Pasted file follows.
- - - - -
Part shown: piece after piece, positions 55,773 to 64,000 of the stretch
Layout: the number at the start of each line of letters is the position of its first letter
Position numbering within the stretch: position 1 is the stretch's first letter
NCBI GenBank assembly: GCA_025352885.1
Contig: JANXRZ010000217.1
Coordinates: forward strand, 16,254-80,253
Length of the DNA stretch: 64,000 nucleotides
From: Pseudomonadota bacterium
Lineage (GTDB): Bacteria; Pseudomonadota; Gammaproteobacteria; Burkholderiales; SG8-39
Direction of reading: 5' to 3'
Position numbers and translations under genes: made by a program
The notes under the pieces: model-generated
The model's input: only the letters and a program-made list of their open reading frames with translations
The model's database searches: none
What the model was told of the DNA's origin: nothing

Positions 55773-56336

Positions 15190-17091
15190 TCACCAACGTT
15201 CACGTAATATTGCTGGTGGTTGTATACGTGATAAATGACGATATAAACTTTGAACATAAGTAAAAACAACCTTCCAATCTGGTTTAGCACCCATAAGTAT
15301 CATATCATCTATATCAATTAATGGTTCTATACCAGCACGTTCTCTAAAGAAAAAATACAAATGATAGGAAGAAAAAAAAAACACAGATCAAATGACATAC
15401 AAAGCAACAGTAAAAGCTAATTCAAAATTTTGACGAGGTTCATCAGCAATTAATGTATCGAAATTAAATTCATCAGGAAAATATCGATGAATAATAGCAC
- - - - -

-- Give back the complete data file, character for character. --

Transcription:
Part shown: piece after piece, positions 55,773 to 64,000 of the stretch
Layout: the number at the start of each line of letters is the position of its first letter
Position numbering within the stretch: position 1 is the stretch's first letter
NCBI GenBank assembly: GCA_025352885.1
Contig: JANXRZ010000217.1
Coordinates: forward strand, 16,254-80,253
Length of the DNA stretch: 64,000 nucleotides
From: Pseudomonadota bacterium
Lineage (GTDB): Bacteria; Pseudomonadota; Gammaproteobacteria; Burkholderiales; SG8-39
Direction of reading: 5' to 3'
Position numbers and translations under genes: made by a program
The notes under the pieces: model-generated
The model's input: only the letters and a program-made list of their open reading frames with translations
The model's database searches: none
What the model was told of the DNA's origin: nothing

Positions 55773-56336

Positions 15190-17091
15190 TCACCAACGTT
15201 CACGTAATATTGCTGGTGGTTGTATACGTGATAAATGACGATATAAACTTTGAACATAAGTAAAAACAACCTTCCAATCTGGTTTAGCACCCATAAGTAT
15301 CATATCATCTATATCAATTAATGGTTCTATACCAGCACGTTCTCTAAAGAAAAAATACAAATGATAGGAAGAAAAAAAAAACACAGATCAAATGACATAC
15401 AAAGCAACAGTAAAAGCTAATTCAAAATTTTGACGAGGTTCATCAGCAATTAATGTATCGAAATTAAATTCATCAGGAAAATATCGATGAATAATAGCAC